Longer version cross-posted at Huffington Post.

The first to benefit from the Hillary effect, Sarah Palin is asserting her prowess in 2010 like no other female has done in political history. Her politics are not mine, but credit is due. The void created by Hillary’s historic presidential run, at a time when Sarah made her own history on the right by being the first Republican female on a national ticket, has been filled by an avalanche of women, several of whom on the right have been encouraged and endorsed by Sarah. That she’s leading the Tea Party faction inside the GOP at a time when the Republican brand has crashed works in her favor, no matter what Democrats say. Oh, and remember that George W. Bush beat Gore and Kerry. Besides, it’s not like the Smart Set in Washington is winning raves.

Read John Ellis, everybody else is.

[…] “She’s too stupid” is what the Establishment GOP really thinks about Sarah Palin. “Good-looking,” but a “ditz.” This is unfertile ground, since Palin can turn the argument on a dime and say: “They drive the country into bankruptcy, they underwrite Fannie and Freddie, they bail out Goldman Sachs, they fight wars they don’t want to win, they say enforcing the immigration laws is silly and they call me stupid! I’ll give you a choice: you can have their smarts or my stupidity, which one do you want?” A large number of GOP presidential primary voters will take Palin’s “stupidity” in a heartbeat.

What this means is two things: (1) the pressure on former Florida Governor Jeb Bush to run for the GOP presidential nomination will increase as the year moves along, and (2) the likelihood of a strong independent party candidacy increases as Palin’s support within the GOP broadens. Oh, and it also means one other thing: President Obama is not doomed. – John Ellis

Andrew Sullivan, perpetual Hillary hater and Palin conspiracy theorist, writes about this today; at least he understands Palin’s power, which is more than I can say for most, especially on the left. Interesting that career Hillary hater Chris Matthews gets what’s possible for Sarah, too. In the post-Hillary political era, it seems some men have finally awakened.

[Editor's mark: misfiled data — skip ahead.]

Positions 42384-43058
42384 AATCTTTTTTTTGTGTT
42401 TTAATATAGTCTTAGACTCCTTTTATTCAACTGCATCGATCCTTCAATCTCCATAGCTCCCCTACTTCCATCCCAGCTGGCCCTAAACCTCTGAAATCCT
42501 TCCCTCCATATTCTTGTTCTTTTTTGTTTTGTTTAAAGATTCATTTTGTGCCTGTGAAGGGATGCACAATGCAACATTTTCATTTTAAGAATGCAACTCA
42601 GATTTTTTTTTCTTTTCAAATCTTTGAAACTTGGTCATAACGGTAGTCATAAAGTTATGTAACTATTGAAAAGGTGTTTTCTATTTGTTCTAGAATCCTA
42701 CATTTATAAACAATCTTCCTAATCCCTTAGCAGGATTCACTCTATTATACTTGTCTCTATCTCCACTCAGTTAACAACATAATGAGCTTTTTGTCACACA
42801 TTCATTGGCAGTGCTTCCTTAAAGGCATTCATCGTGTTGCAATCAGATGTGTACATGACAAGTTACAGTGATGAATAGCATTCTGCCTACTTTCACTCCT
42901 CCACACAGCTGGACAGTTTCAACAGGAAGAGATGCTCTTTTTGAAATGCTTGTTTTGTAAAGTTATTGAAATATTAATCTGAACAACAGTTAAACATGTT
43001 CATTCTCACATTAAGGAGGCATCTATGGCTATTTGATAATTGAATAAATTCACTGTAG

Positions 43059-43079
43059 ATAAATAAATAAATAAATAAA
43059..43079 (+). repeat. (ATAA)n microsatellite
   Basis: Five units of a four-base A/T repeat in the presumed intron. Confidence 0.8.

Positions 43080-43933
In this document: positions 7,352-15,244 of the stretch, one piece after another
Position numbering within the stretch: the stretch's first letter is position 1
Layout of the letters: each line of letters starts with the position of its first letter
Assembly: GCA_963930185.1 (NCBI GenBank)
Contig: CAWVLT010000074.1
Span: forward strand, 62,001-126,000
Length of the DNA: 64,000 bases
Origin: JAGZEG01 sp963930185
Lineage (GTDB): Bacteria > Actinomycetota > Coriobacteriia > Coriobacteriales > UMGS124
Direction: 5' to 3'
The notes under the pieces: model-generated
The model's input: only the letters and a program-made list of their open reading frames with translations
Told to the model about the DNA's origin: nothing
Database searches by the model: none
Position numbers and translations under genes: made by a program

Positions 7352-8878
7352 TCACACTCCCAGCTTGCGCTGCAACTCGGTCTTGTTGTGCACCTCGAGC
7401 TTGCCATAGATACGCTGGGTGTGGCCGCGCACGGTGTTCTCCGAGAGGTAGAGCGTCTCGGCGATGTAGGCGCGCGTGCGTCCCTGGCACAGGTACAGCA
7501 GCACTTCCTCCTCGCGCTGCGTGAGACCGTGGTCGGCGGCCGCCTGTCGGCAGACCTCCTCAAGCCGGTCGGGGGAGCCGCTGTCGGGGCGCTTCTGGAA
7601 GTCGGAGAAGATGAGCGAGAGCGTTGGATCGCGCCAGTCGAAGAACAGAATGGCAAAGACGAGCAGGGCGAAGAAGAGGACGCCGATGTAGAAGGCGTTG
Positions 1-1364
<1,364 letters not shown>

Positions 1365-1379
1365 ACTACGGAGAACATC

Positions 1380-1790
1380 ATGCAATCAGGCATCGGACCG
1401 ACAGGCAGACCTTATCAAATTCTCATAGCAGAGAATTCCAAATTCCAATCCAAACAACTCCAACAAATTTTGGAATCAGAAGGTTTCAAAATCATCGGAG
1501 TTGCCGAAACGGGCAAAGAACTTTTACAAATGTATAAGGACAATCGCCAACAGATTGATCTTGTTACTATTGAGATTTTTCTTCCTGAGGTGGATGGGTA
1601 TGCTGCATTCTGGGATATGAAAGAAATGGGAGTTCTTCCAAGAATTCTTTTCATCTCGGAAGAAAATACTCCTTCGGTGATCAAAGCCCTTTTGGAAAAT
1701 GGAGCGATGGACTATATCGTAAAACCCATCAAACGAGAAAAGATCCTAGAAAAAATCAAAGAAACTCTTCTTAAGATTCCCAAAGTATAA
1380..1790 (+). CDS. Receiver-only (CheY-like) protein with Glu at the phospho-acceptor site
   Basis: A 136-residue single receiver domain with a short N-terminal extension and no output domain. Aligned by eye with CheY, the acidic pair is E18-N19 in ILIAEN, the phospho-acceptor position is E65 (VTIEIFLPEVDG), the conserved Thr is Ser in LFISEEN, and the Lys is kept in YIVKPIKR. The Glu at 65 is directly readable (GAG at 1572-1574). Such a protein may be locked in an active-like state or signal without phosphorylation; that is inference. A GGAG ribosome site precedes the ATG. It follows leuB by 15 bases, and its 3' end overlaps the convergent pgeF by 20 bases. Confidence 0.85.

As regulars know, I’ve been writing about Sarah’s rise for over a year.

Sarah Palin is the first to benefit from the Hillary effect, which has caused a ripple in the conservative movement and beyond. Not bad having five governors who have a good shot at winning in November, with Congress certainly to tilt towards Republicans whether Democrats retain control or not. If Meg Whitman wins in California it could become Obama’s first nightmare looking to 2012. Call it a slow walk or a steady drum beat that’s getting louder, but during 2010 Sarah Palin has shown why her plan to bail on Alaska and turn the heat up in the lower 48 was the best move for her. It’s also been very good for Republicans, particularly conservative “mama grizzlies,” who are her prime target, along with the military, which has always been the first mention out of her mouth in any event.

In an Iowa poll released last month, Mitt came in at 62% (and is still one to watch), with Sarah at 58%, Newt next, but it’s not even begun, with the “mama grizzlies” just getting organized. In South Carolina, Mitt might have given Nikki Haley the nod first, but it was Sarah’s star power who brought in the klieg lights to lift her up.

In the post-Hillary political era, women are rising. Sarah’s the first to fill that void and her instincts have been dead on since she took to Facebook and wrote about “death panels” taking Democrats off message and igniting the tea partiers, but also when she left Alaska behind to take on 2010. No one knows where she’ll end up, especially since Palin hasn’t proved she can widen her support beyond her own choir, which she must do to be president.

However, way too many people are forgetting that that doesn’t matter in the Republican nomination process. A good portion of primary voters are her choir.

Sarah Palin’s just getting started.

But remember, Barack Obama is a formidable opponent. He beat Hillary Rodham Clinton, so whoever shows up for 2012, they’ll be in for the fight of their life. So while betting against Obama may be popular with some right now, it will take a lot more than what the right is offering now to get the job done.